The Merzbau — a vast, ongoing architectural assemblage that took over six rooms of Schwitters’ family home in Hannover and which was completely destroyed in a 1943 bombing raid — is perhaps the apotheosis of Schwitters’ vision. Like a beaver building a dam, Schwitters constantly added bits and pieces, inviting friends to build out alcoves within the all-white grotto-like rooms whose square lines had totally given way to myriad angled surfaces and seemingly-impossible proportions.

On BAM’s ground floor sits Peter Bissegger’s meticulous, life-size reconstruction (1981-83) of one of the Hannover rooms. It’s a doozy to walk into, and, once you’re out again, near-impossible to try and square the three dimensional geometric assault just experienced against the three wall-mounted 1933 black and white interior photos on which the reconstruction was based. Save perhaps for the Winchester Mystery House, you will simply not experience another space like it, or have your experience of space so wonderfully warped (even BAM’s interior, which offers a Brutalist response to the Guggenheim’s famous spiraling rotunda, seems positively orderly by comparison).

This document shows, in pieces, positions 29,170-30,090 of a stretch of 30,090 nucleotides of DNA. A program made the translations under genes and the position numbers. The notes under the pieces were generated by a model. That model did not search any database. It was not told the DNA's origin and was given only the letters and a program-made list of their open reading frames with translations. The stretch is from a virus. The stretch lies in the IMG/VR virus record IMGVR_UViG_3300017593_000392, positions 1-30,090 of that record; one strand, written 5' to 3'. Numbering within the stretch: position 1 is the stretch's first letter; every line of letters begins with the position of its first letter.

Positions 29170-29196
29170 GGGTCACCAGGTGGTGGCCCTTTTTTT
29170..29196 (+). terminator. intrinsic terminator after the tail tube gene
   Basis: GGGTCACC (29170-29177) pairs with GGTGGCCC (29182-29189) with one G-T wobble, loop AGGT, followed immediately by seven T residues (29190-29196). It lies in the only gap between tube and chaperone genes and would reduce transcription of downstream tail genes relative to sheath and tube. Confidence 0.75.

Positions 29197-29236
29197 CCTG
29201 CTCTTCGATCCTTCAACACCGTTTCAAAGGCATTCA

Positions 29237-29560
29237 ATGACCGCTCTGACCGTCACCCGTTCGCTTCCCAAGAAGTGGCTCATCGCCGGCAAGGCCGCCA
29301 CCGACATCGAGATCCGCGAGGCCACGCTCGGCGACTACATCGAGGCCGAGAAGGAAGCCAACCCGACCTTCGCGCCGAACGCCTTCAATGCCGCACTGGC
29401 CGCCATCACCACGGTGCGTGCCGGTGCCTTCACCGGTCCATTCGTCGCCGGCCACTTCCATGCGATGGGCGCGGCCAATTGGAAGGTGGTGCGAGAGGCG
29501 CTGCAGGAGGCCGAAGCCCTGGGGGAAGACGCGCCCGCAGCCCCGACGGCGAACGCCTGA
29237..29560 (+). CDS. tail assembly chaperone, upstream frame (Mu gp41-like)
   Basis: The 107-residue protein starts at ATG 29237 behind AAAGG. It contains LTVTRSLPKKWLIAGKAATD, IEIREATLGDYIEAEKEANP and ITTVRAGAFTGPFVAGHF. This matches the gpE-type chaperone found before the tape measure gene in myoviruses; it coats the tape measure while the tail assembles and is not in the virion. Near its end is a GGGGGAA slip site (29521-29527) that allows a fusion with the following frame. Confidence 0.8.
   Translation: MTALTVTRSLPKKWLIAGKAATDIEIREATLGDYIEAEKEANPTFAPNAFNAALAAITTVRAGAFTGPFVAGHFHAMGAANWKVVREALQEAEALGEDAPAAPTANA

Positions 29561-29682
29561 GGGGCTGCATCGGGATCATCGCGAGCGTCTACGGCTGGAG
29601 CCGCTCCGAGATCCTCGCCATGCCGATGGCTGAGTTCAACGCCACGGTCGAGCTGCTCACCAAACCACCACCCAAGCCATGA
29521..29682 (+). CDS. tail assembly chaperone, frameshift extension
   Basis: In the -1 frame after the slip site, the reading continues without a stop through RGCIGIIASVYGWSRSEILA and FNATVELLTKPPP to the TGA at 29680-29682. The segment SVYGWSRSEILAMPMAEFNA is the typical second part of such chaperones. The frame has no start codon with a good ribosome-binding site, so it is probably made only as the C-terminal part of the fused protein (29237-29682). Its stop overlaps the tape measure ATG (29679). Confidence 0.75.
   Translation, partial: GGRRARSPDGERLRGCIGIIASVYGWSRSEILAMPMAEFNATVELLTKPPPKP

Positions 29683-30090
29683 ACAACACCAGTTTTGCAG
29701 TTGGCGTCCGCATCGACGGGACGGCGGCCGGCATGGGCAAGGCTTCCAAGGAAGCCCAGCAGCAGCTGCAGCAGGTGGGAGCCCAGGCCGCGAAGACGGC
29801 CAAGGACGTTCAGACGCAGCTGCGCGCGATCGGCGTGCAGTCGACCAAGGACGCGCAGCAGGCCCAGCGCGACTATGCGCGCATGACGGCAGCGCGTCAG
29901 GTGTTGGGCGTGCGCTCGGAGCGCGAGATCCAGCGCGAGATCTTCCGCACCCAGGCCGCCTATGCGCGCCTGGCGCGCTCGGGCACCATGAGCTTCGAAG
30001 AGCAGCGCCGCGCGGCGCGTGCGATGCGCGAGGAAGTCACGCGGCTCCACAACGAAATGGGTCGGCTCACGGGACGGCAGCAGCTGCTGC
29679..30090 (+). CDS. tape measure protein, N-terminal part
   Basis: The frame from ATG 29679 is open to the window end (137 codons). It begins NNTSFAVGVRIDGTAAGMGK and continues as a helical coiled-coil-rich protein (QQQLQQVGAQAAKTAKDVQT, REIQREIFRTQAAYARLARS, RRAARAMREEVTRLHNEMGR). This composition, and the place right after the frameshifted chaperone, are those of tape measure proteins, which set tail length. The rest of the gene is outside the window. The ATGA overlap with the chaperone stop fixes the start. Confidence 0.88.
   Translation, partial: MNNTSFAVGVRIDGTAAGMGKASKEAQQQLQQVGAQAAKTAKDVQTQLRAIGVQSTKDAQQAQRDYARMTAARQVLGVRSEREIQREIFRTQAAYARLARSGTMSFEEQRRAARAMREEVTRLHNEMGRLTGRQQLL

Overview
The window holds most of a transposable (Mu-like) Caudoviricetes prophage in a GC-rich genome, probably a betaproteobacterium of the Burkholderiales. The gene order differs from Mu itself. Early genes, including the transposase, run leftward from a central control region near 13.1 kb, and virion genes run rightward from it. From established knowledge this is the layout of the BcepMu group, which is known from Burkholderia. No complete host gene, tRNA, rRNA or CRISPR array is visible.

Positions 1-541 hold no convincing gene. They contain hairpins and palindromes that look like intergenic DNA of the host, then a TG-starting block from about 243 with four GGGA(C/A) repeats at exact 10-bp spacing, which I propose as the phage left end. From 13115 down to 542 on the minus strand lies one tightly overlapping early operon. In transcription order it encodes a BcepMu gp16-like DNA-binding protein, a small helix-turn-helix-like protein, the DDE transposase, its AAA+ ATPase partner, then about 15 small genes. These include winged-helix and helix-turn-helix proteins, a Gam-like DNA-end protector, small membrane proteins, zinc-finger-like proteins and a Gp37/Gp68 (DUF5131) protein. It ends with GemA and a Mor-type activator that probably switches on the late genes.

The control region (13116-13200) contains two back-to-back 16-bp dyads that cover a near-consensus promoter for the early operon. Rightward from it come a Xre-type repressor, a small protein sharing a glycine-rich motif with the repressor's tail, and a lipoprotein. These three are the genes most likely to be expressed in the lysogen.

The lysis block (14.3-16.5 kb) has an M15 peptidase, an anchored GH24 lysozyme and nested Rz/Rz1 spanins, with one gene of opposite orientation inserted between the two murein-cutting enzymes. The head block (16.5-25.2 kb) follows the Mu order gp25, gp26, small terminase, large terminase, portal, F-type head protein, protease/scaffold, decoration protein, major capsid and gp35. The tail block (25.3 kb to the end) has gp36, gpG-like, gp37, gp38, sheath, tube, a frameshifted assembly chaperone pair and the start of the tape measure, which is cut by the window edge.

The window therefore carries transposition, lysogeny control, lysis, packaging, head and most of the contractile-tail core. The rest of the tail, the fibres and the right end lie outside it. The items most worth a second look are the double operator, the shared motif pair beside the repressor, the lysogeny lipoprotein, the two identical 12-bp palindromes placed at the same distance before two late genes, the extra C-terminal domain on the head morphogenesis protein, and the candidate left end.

While undeniably cool as an object, in some respects, the reconstructed Merzbau conceptually cuts against Schwitters’ process of ongoing accumulation that led to its construction in the first place. To have the Merzbau be a wholly transportable thing that can be taken down and re-assembled, jigsaw puzzle-style (as demonstrated in an accompanying time lapse video of the piece’s installation), is to fail to treat it as something that has no final form but is always in the process of becoming. Indeed, it’s telling that Schwitters built other Merz environments wherever he moved, at each location spinning anew another web of form and shape culled from bits and pieces of his surroundings. The task he had set before himself to connect the world anew would prove to be unending. 



Through Nov. 27, $7-$10

Berkeley Art Museum